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And that’s not a bad thing. As the first American to meet Kim Jong Un, the retired player brings some fun to North Korea — exactly what the government wants.
SEOUL, South Korea — It is day three of Dennis Rodman’s surprise visit to North Korea, where today he became the first American to meet Kim Jong Un.
Earlier, the NBA Hall of Famer and three members of the Harlem Globetrotters played an exhibition match against the country’s top basketball players this evening.
The delegation will appear in a documentary for the HBO television show “VICE,” first set to air in April, and is visiting tourist sites and leading basketball trainings. They’ll stay until March 4, although Rodman will reportedly depart on an earlier day.
But this isn’t all about “basketball diplomacy.” With his nose studs, tattoos, and one-time penchant for wearing a wedding dress, Rodman’s trip could be one of many carefully planned attempts by the government to lighten up North Korea.
In a city full of white, blockish apartment complexes, “the government is trying to bring more color to Pyongyang,” said Leonid Petrov, a North Korea expert at the Australian National University. “They’re also sending a message to the North Korea people” that Americans aren’t just enemy soldiers on propaganda posters, but that the US is a diverse nation, he said.
At the same time, the regime is making an overture to US citizens. “They’re saying, ‘we’re not monsters, we’re not all about nuclear tests and missile launches,’” he added. “The American people are welcome in North Korea. They have a lot in common with North Koreans even if the nuclear program is non-negotiable.”
So the visit could be a carefully planned theatric, balancing off the government’s war threats with a fun side.
That would explain the timing about two months after the visit of Google CEO Eric Schmidt in early January — because technology and science are also respected in North Korea, Petrov said.
Kim Jong Un is probably in need of some people-to-people diplomacy. On Feb. 12, the country carried out its third nuclear test, thought to use a more powerful warhead than the previous two tested in 2006 and 2009. On Tuesday, when Rodman arrived, the state-run Korean Central News Agency (KCNA) issued a statement promising the US “death by merciless strikes.”
So how would regular North Koreans react to Dennis Rodman, with his imposing height and flamboyant style, in a country with 28 state-approved hairstyles?
One answer: They’d “frown on him because he looks too much like ‘nalari’[a delinquent or punk] and an alien,” said North Korean defector Kim Seok-hoon, 45, in Seoul.
The North Korean Sports Ministry invited the Globetrotters one month ago, reports the Chinese state news agency, Xinhua.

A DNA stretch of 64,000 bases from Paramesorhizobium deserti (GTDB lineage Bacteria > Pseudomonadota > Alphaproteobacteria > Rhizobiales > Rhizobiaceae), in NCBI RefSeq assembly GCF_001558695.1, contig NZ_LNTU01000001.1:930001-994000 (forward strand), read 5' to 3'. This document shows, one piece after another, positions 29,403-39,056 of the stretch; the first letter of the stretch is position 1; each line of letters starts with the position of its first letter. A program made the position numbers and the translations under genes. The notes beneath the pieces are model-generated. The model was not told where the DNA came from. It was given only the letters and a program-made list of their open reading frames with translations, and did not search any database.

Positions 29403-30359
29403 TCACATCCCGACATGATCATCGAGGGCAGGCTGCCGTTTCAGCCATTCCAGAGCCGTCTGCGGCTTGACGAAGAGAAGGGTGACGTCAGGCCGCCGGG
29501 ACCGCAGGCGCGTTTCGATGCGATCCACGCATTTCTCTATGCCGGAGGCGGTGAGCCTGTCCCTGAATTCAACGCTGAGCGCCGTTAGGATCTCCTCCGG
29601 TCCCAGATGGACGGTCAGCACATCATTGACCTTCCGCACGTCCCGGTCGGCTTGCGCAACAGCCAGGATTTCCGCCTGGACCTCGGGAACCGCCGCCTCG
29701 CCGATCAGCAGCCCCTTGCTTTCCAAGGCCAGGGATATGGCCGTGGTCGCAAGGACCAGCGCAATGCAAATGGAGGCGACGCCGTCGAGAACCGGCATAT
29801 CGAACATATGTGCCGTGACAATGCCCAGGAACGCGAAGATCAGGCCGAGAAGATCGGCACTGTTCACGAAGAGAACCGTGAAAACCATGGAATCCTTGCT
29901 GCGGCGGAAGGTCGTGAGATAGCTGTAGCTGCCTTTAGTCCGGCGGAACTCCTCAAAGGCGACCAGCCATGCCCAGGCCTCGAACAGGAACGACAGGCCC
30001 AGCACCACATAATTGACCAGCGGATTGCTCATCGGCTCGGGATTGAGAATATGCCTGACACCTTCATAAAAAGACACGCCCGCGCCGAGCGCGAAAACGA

“Typically, higher level delegations are not treated as regular tourists but rather as diplomatic guests,” said Andrea Lee, the New York-based president of Uri Tours, the tour operator that booked flights and advised Rodman’s delegation on the trip.
Yep, North Korean politicians love basketball
It’s understandable why Kim Jong Un wanted to meet “the Worm,” as Rodman is called. The basketball player was a childhood idol; one photograph even captures Kim Jong Un as an adolescent in the 1990s, wearing a Chicago Bulls jersey with Rodman’s number, 91.
For North Korean elites, basketball is a popular sport stretching back to the days of the Dear Leader, Kim Jong Il, who was also a fan. In 2000, then US Secretary of State Madeleine Albright presented him with a basketball signed by Michael Jordan.
The ball has been exalted at a museum on Myonghyang Mountain, 100 miles north of the North Korean capital of Pyongyang. It’s placed there along with Mao Zedong’s armored train car and Josef Stalin’s bulletproof limousine, giving the ball an iconic status.
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Strangely, tour guides reportedly claim the gifts were offered by foreign diplomats and celebrities in honor of the North Korean ideology of self-reliance, or “Juche.”
The isolated country is also home to a national basketball team that occasionally plays in the Asian Games, a sort of regional Olympics.
The country’s most famous player, Michael Ri — who took his first name after Michael Jordan — is even thought to be the world’s tallest basketball pro at 7 feet 8.5 inches. “Given the love of basketball by the current and past leaders of the DPRK, we have no doubt that the DPRK warmly welcomed Dennis Rodman and the Harlem Globetrotters,” Lee said.
Psy, however, may feel differently. Rodman seems to have piqued ire by conflating North and South Korea in a tweet that has already gone viral:
— PSY (@psy_oppa) February 27, 2013